Nigeria, U.S. hold talks on Boko Haram, security, in Washington

Boko Haram has become Nigeria's biggest headache of the moment

Security will be key theme in the Nigeria-U.S. Binational Commission meeting starting tomorrow Monday 23 January, the Department of State announced Saturday in Washington DC.
Deputy Assistant Secretary of State for African Affairs, William Fitzgerald, and Principal Deputy Assistant Secretary for Defense, Joseph McMillan, both with considerable security and policy experience, will lead the American delegations in the two-day meeting. It is unclear yet what the cast of Nigerian delegation will look like but it is expected that Professor Adebowale Adefaiye, Nigeria’s ambassador to the United states, the leadership of the National security advisers office, the army, the permanent secretary in the ministry of foreign affairs, the Nigeria Security Agency will all be on board.
The Binational Commission was set up 20 months ago as the institutional framework for bilateral cooperation between the United States and Nigeria on issues regarding the entire African continent. Its mandate rests on four broad themes of good governance, energy access, food security, and regional security and extremism.
American concern with security situation in Nigeria has been on the rise lately especially in the wake of escalating terror campaign in the northern states. After last Christmas bombing, the White House released a terse but strong statement of condemnation offering to help track down the culprits if the Nigerian government make clear requests.
 
It is unclear if that request has been made although the national security adviser, General Owoeye Azazi wrote a very groveling opinion article fortnight ago in the marginal newspaper Washington Times, tarring Nigeria’s image, fawning the United States, and enthusiastically asking for assistance to contain the terror challenges in Nigeria.
 
Nigeria sells 44% of her oil to the United States making her the 5th leading oil exporter to the Americans who have contributed enormous military resources to support Nigeria’s military in the Niger Delta under its defense assistance programme. In addition, the united states have supported Nigeria military through special initiatives like the 1997 Clinton African Crisis Response Initiative later expanded under President Bush into the African Contingency Operations Training Assistance.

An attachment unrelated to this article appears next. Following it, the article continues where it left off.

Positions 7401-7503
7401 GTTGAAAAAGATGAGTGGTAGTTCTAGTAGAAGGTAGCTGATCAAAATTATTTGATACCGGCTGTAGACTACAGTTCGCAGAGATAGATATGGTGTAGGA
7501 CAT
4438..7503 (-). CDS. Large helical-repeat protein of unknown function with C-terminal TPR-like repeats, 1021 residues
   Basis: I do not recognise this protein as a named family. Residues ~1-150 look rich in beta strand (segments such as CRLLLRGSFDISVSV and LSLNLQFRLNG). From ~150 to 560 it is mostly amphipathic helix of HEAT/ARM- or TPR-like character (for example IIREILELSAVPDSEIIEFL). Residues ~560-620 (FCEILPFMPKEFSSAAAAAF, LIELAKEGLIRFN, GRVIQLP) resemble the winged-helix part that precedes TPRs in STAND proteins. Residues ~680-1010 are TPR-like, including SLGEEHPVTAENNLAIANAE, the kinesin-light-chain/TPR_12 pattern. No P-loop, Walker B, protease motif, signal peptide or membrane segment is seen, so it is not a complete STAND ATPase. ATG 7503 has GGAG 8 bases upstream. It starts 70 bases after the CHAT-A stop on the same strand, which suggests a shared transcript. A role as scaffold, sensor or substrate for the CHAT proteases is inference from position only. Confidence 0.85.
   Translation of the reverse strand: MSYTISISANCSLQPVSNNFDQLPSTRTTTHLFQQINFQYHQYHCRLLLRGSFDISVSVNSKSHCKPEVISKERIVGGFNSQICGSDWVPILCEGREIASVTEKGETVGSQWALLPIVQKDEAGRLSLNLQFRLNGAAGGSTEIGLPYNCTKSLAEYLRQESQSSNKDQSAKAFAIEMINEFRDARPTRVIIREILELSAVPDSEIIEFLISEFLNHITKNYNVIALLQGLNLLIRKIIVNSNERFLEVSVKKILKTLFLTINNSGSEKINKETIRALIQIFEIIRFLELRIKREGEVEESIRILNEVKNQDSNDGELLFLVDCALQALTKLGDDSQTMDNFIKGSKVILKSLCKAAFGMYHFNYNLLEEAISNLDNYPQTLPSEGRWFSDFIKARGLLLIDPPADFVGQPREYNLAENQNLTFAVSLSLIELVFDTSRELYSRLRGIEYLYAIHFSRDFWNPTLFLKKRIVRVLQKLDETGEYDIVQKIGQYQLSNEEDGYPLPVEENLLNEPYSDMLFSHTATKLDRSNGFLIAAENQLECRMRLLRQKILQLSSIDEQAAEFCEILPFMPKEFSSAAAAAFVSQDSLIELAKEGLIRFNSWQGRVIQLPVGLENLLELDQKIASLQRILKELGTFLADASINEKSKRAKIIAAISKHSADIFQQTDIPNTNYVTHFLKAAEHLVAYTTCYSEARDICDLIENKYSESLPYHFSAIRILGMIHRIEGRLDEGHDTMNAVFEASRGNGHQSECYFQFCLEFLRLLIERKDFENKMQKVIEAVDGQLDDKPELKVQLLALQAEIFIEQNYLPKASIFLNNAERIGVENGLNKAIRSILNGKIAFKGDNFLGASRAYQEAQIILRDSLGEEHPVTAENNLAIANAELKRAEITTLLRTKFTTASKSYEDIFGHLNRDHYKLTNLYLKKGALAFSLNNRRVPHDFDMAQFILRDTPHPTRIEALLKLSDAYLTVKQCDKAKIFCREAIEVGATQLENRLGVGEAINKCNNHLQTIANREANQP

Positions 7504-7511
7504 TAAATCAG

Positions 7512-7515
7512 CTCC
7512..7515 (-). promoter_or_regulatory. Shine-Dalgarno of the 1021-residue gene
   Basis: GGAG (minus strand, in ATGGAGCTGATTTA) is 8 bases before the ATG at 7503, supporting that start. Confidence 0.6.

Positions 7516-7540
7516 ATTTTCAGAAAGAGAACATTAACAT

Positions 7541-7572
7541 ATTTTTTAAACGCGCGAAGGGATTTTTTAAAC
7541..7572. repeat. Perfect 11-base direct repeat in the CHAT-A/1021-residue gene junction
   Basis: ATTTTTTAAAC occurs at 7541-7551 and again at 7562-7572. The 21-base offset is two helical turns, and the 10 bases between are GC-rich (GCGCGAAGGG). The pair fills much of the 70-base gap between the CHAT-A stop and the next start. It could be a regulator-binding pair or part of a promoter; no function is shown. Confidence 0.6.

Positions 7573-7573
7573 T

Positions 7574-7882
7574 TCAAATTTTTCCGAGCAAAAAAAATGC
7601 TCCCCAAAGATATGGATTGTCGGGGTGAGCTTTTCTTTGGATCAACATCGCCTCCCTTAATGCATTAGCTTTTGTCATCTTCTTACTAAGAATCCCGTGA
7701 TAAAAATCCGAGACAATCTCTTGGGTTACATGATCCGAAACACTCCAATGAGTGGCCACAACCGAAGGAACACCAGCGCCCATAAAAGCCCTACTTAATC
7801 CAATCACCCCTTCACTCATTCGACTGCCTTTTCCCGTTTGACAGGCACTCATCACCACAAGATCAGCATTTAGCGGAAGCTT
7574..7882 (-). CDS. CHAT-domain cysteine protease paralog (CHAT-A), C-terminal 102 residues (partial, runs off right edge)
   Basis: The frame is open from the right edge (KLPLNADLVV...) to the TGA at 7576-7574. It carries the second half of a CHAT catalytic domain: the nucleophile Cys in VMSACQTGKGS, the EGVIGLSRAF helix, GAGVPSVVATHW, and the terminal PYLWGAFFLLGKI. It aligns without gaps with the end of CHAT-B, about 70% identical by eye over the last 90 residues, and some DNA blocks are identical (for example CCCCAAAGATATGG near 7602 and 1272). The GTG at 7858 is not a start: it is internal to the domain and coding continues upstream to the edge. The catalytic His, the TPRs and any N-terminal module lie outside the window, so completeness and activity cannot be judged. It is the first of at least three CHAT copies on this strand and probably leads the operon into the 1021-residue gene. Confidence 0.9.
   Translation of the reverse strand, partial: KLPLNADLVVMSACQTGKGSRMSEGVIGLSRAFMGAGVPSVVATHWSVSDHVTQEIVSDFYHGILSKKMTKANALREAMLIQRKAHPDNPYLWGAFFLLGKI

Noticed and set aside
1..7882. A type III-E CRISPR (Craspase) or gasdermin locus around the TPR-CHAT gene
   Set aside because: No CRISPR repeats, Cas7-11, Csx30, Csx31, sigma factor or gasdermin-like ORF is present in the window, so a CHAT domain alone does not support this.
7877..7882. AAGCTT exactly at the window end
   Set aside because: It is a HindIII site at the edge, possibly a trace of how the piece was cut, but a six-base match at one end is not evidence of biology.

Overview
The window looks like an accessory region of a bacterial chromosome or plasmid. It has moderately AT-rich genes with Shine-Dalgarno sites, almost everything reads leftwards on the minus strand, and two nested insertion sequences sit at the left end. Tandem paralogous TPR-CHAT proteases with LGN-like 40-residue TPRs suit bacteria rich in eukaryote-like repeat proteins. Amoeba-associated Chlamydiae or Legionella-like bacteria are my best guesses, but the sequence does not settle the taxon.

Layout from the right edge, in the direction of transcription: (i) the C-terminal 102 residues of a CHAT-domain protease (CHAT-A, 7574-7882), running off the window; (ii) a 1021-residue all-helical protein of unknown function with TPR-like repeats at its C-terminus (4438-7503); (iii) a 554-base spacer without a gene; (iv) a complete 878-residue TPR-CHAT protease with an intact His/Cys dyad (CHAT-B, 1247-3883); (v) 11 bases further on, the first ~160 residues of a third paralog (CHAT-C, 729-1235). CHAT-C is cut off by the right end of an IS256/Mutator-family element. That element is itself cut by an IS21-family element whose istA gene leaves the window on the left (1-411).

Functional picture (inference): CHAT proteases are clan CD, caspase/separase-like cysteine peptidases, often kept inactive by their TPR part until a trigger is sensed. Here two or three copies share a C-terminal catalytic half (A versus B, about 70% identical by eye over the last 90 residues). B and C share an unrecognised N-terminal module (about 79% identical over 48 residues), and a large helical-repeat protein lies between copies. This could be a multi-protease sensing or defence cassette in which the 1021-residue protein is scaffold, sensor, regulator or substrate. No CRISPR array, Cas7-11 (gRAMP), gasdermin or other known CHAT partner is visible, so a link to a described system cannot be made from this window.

The Boko Haram challenge worries Americans because it escalates the insecurity originally isolated to the Niger Delta and 2008 war games at the Army War College at Carlisle in Pennsylvania, code named Unified Quest enacts a scenario of near collapse in Nigeria in 2013 where rival factions struggle over oil fields in the Niger Delta. The operation explored possible resolutions from diplomatic to renewed military rule, and with or without external forces.
 
In her response to the United Nations Building bombing last year, Secretary of State, Hilary Clinton, said of Boko Haram that “we think that its attacks on ordinary citizens, on institutions of the Nigerian state…are absolutely unjustifiable. There is no set or principles or beliefs that can justify taking the lives of innocent people.”
 
International opinion today suggests that the Nigerian security have largely played a tailing response to the Boko Haram terrorism which appear to be determining the pace of the security response. It is unclear how far tomorrow’s meeting will go in finding answers in this regard.  Mr. Fitzgerald who is co chairman of the Binational Commission oversees policy and operations at all U.S. missions in West Africa but has experience working in Afghanistan, Pakistan, Europe, Central Asia and Latin America. From 1993-95, Mr. Fitzgerald worked in the Bureau of Political-Military Affairs in Washington, where he worked on African security policy. A graduate of the University of Chicago, he had been a reporter and an editor before joining the Foreign Service.
Mr. McMillan oversees the formulation, coordination, and implementation of strategy and policy involving Africa, Europe and NATO, Middle East, and most of the former Soviet Union in the International Security Affairs (ISA) office of the Defense Department.
He served as country director for Pakistan, Jordan, India, and in 2001 moved to the National Defense University, where he focused on issues related to terrorism and radicalism, Middle Eastern and South Asian affairs, ungoverned areas, and management of international coalitions. 
Mr. McMillan is a 1992 distinguished graduate of the National War College, a recipient of the Defense Meritorious Civilian Service Medal (twice) and the Defense Exceptional Civilian Service Medal.  


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